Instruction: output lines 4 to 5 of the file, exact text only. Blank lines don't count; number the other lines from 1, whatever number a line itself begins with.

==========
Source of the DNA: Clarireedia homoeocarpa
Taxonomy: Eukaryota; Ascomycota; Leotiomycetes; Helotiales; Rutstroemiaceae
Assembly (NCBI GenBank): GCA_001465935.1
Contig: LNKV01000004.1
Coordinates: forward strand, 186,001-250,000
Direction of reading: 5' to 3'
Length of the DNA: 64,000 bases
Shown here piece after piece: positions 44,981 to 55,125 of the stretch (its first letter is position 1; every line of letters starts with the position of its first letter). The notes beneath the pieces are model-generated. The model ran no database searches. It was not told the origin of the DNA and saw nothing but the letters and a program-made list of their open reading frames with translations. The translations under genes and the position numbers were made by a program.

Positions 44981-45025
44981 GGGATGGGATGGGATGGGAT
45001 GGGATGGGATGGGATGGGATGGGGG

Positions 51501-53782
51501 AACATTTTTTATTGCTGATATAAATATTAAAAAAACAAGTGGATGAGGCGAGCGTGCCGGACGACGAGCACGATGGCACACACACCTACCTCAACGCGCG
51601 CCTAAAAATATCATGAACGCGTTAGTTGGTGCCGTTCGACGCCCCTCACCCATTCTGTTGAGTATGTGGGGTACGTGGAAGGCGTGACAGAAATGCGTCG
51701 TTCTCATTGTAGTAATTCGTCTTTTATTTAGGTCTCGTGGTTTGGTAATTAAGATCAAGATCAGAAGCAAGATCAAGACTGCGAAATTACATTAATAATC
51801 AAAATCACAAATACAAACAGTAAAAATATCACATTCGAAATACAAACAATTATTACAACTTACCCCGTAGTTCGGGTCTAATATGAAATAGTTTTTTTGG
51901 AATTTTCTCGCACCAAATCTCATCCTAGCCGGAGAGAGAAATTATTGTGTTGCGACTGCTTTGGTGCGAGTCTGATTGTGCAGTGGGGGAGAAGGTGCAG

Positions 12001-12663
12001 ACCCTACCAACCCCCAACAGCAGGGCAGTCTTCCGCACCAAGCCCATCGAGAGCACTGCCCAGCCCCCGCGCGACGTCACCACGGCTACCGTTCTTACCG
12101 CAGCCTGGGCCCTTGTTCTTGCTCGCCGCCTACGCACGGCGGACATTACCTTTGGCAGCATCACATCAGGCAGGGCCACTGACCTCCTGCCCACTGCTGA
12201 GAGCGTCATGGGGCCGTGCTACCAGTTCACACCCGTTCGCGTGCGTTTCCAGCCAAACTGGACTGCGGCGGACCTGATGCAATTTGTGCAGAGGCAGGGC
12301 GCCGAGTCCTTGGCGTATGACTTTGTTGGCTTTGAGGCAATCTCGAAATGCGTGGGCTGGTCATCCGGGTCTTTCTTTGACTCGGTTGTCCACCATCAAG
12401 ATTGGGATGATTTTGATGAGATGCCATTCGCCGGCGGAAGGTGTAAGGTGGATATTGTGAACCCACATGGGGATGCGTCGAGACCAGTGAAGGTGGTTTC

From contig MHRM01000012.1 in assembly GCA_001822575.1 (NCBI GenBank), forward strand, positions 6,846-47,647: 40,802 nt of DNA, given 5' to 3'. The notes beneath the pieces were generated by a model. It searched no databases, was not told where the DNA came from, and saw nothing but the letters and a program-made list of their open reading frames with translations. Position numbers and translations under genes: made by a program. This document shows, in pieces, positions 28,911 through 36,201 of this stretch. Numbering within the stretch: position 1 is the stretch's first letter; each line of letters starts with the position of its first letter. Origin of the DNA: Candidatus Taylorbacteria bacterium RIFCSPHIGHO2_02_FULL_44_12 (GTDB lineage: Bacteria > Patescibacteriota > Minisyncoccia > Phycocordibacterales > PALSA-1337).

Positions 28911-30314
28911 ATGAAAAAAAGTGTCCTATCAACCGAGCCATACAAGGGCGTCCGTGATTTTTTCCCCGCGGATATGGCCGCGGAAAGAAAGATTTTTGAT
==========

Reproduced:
Contig: LNKV01000004.1
Coordinates: forward strand, 186,001-250,000